Fifth-year student Stephen Messinger says Team Boston's Solar Decathlon house is designed to educate the public that sustainable living can improve our lives.
Team website: www.livecurio.us
Coolest features: Heat glass window technology that captures low-angle winter sun energy in an embedded thermal mass to provide warmth on cold nights; 28 solar panels that each uses micro-inverters, instead of a traditional single inverter, to convert direct current into alternating current; and feedback system that allows homeowners to monitor the performance of the house via the Internet or handheld device.
Technology/Product highlights: Solar thermal for water heating and radiant floor system; ductless heat pump; energy recovery ventilator; fiber-cement panel; Western red cedar siding; 2½-inch rigid foam exterior insulation; cellulose insulation; radiant heated floors; and paper countertops.
As its name suggests, the Curio.House is designed to trigger curiosity about how well-designed homes can help save energy, money, and the health of the planet.
“It’s examining sustainable living, so we weren’t thinking about it as just a house,” says Steven Messinger, project director and a fifth-year M.Arch candidate at Boston Architectural College. “We were thinking about how we could educate ourselves and the public about how we can improve the way we live and how the living environment can improve the way we live.”
Curio is about using technology to improve life, but Team Boston also focused its efforts on affordability and making the home accessible to a larger pool of the home buying public. In the process, the team hopes to dispel the myth that being green means spending gobs of money.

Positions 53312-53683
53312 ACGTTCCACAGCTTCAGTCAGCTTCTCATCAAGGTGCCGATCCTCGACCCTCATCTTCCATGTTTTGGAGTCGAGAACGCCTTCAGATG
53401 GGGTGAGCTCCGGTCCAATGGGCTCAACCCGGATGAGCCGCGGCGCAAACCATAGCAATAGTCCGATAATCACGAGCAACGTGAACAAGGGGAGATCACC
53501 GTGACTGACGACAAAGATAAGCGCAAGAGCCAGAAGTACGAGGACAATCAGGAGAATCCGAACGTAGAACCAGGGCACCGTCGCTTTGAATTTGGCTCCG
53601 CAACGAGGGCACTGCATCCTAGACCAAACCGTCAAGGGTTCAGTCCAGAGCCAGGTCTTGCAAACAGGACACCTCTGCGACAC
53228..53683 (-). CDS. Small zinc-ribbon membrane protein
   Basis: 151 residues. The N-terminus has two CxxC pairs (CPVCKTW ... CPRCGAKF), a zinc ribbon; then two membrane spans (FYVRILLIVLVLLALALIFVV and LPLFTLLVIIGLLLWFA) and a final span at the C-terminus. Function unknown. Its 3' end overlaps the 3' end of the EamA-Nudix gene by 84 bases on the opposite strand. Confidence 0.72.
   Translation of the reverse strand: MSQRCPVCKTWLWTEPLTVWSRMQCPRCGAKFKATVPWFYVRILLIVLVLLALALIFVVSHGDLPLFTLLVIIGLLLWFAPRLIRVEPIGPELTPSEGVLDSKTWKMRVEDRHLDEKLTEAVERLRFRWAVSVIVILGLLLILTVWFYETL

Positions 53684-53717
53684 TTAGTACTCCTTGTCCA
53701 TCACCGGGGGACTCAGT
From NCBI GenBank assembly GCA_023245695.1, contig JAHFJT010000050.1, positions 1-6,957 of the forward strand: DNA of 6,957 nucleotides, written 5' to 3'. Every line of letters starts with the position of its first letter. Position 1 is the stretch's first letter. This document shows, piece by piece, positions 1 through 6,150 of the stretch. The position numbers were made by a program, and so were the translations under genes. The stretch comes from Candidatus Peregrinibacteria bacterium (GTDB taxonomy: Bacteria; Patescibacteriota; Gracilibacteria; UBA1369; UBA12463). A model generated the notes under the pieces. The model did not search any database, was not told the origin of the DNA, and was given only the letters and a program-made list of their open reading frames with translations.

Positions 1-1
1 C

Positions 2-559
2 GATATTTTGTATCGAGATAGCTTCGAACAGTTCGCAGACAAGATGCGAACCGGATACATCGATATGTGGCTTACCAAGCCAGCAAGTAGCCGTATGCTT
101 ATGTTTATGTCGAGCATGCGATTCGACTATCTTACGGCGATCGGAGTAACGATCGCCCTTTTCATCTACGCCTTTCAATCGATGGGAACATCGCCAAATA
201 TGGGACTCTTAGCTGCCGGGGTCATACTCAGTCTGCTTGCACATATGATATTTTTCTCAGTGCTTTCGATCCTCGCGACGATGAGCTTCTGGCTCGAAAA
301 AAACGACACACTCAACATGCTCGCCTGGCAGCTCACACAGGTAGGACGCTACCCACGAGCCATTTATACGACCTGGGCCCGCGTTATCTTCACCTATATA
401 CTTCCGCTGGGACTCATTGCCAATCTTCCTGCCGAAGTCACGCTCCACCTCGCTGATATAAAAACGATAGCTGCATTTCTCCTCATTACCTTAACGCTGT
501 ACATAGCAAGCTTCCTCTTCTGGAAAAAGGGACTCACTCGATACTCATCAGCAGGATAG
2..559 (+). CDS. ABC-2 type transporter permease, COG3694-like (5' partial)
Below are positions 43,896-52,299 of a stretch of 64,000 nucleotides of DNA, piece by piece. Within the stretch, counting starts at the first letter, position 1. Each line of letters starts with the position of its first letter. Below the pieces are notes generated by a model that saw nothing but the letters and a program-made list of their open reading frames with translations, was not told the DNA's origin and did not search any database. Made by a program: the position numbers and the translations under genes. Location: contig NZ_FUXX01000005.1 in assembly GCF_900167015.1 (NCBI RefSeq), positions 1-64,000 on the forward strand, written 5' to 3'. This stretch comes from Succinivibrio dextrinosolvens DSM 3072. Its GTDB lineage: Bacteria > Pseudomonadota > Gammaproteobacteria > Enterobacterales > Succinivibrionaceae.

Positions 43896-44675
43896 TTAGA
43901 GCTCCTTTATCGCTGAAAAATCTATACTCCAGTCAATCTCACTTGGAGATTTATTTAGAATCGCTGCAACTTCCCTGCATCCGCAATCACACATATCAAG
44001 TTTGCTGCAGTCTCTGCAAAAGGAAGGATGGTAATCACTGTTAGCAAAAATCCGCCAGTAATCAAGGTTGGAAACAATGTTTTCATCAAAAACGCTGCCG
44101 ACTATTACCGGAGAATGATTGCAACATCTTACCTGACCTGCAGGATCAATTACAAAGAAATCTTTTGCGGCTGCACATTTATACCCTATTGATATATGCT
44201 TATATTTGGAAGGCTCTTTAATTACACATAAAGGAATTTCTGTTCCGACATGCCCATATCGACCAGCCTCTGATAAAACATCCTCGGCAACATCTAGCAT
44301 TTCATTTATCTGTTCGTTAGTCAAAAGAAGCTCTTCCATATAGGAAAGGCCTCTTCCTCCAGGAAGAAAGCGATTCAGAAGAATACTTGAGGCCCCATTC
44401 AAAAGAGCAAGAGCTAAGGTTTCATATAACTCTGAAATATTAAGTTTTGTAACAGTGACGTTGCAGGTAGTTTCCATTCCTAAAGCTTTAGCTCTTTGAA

Students took a more moderate approach, designing a house that’s a blend of flashy technology and old-fashion Yankee thrift. “Pretty much everything on the house—except for two items—is off the shelf,” Messinger says. “You can choose this, and you can buy it.”
The house uses readily available products such as Western red cedar siding, cellulose insulation, paper countertops, and standard glass doors. The team’s view is that “you don’t need to jump to technology you’ve never seen before or heard of to be sustainable,” Messinger notes.
But this is a design and technology competition after all, so the house is still tricked out with whiz-bang gewgaws that will likely be completely new to the average visitor. One such feature is the “water wall”—a wall that’s made from sheets of glass with a water-like gel sandwiched in the middle.
The south-facing glass panels capture low-angle winter sun energy during the day and then release the warmth on cold nights, thereby relieving the stress on the HVAC system. Moreover, the team incorporated an energy monitoring system that provides real-time feedback so homeowners know how much energy they are using and when they are using it.
Team Boston even designed the solar system with affordability in mind. Instead of installing a solar array with one converter that changes direct current from the sun into usable alternating current, Team Boston used 28 individual solar panels that each has its own micro-converter.
“What this means is that you can add one panel at a time,” Messinger explains. “People who are concerned with affordability and getting into sustainable living might say ‘I can’t afford to put down $30,000 or $50,000 on solar panels.’ But they can put down a smaller first-cost and add more panels over time.”
The idea is that people need to know what’s possible, Messinger says. “You can make adjustments to the way you live or at least look at the choices you make,” he says. “People want to make a better choice, but what they don’t have is enough information to make a better choice.” Team Boston hopes Curio.House is a step in the right direction.
Nigel F. Maynard is a senior editor with Builder magazine.